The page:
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Int J Oncol. 2018 Sep;53(3):923-936. doi: 10.3892/ijo.2018.4468. Epub 2018 Jul 4.

Overview of mitochondrial germline variants and mutations in human disease: Focus on breast cancer (Review).

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Laboratory of Cancer Genomics, National Institute of Genomic Medicine, 14610 Mexico City, Mexico.
Biochemistry Sciences Program, National Autonomous University of Mexico, 04510 Mexico City, Mexico.
Department of Basic Research, National Cancer Institute, 14080 Mexico City, Mexico.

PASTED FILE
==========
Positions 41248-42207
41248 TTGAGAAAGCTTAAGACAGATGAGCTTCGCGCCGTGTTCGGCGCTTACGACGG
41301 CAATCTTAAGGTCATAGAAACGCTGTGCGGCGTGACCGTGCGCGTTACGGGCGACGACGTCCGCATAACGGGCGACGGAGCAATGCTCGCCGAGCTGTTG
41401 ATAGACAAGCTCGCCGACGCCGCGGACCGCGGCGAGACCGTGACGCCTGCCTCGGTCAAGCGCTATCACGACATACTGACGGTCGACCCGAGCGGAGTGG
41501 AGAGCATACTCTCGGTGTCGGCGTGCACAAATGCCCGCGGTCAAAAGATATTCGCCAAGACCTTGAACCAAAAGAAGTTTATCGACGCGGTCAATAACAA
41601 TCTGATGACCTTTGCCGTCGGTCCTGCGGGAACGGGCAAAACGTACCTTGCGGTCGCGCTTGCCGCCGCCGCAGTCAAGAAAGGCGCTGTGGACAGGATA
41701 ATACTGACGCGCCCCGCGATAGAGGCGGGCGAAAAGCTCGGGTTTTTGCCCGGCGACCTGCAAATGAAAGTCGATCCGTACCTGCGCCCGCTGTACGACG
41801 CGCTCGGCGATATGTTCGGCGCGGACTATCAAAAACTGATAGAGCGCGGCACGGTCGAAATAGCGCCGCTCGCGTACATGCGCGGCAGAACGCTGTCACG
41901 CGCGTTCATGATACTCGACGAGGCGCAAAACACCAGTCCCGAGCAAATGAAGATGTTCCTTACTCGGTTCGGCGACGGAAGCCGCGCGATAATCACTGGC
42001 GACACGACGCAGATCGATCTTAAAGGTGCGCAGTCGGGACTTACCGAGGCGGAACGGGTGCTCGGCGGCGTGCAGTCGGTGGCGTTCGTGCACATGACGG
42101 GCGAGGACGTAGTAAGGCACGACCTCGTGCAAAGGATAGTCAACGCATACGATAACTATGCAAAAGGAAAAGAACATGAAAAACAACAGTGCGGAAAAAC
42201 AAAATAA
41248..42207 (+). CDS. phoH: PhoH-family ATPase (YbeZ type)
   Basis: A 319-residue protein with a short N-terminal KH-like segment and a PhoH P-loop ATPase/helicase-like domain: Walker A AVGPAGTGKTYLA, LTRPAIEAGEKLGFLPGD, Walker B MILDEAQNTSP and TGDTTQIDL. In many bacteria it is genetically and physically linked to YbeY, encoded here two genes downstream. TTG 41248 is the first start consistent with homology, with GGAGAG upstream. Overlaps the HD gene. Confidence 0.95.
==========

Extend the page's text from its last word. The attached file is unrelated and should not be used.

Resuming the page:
High lactate production in cells during growth under oxygen-rich conditions (aerobic glycolysis) is a hallmark of tumor cells, indicating the role of mitochondrial function in tumorigenesis. In fact, enhanced mitochondrial biogenesis and impaired quality control are frequently observed in cancer cells. Mitochondrial DNA (mtDNA) encodes 13 subunits of oxidative phosphorylation (OXPHOS), is present in thousands of copies per cell, and has a very high mutation rate. Mutations in mtDNA and nuclear DNA (nDNA) genes encoding proteins that are important players in mitochondrial biogenesis and function are involved in oncogenic processes. A wide range of germline mtDNA polymorphisms, as well as tumor mtDNA somatic mutations have been identified in diverse cancer types. Approximately 72% of supposed tumor-specific somatic mtDNA mutations reported, have also been found as polymorphisms in the general population. The ATPase 6 and NADH dehydrogenase subunit genes of mtDNA are the most commonly mutated genes in breast cancer (BC). Furthermore, nuclear genes playing a role in mitochondrial biogenesis and function, such as peroxisome proliferators-activated receptor gamma coactivator-1 (PGC-1), fumarate hydratase (FH) and succinate dehydrogenase (SDH) are frequently mutated in cancer. In this review, we provide an overview of the mitochondrial germline variants and mutations in cancer, with particular focus on those found in BC.

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